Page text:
Brake information from one column into three

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Hi.

I have one column of data with three different types of information. I need a way to sort this information into 3 different columns. Here what I have:

Name 1

City 1

State 1

Name 2

City 2

State 2

Name 3

City 3

State 3

Name 4

City 4

State 4

Name 5

City 5

State 5

Name 6

City 6

State 6

I need each information in one column like this:

Name              City                     State

How do I do that?

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Hey there Byron, here is a neat little macro that should do the trick for you:

Sub transpose_n_rows()

xRow = Selection.Rows.Count
nextRow = 1

For i = 1 To xRow Step 3

    Cells(i, 1).Resize(3).Copy
    Range("B1").Offset(nextRow, 0).PasteSpecial Paste:=xlPasteAll, Transpose:=True
    nextRow = nextRow + 1

Next

End Sub

This assumes that the data is in Column A and starts on Row 1 and that you will put it into columns B, C, & D.

Also, select the cells to transpose before you run it.

Let me know if this works!

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Why write code, vba, and macros. Isn't   there an add in that will do this stuff?

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There's an add on that you just ...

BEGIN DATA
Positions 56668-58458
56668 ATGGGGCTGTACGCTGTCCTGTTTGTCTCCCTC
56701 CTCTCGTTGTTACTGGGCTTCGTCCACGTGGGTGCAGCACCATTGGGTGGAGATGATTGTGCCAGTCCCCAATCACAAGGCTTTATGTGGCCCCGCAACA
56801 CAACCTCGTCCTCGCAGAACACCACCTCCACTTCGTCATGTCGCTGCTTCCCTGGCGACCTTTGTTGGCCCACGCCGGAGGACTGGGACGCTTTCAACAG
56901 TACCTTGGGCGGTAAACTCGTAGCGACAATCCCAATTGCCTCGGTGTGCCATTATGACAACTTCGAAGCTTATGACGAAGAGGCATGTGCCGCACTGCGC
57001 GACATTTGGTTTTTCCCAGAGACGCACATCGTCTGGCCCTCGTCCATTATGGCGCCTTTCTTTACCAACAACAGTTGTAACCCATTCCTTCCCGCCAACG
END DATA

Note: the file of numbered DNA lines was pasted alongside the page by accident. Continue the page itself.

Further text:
1. highlight the column
2. click an action button
3. Select the cell where you want the 3 columns to start
4. Click OK.

Last week I converted a single column with 40,000 into multiple  columns. Here's the interesting part. The "record" didn't last ha e the same number of rows. They had from 2 to 6 rows per record. Done in 10 minutes. 
gzfraud (rep: 12) Apr 9, '19 at 6:07 pm
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You may like to try the formula given below in D2 of your worksheet.

=INDIRECT(ADDRESS((ROW()-2)*3+2+COLUMN()-4,1))

Copy it from D2 to E2:F2 and down as far as you have data in column A. Note that the result in columns D:F will have fewer rows than the original data.

You can modify the formula to copy data from a column other than column A. The final "1))" in the formula specifies column A. If your data are elsewhere, just chnage the column number. For example, =INDIRECT(ADDRESS((ROW()-2)*3+2+COLUMN()-4,8)) would copy data from column H, i.e. column 8.

The number 2 appears twice in the formula. In each case it specifies that the first data in the source column are in row 2. You can change the start row but please make sure that you paste the formula in the same row in which the original data start before you copy it down and across.

The "-4" in the formula specifies column D as the first column for the result. You can specify any other column to start off from but make sure that the other two are adjacent.

Finally, the "3" in the formula specifies that each third item will be in the same column or, put differently, that there are 3 result columns. The same formula would work with fewer or more columns.

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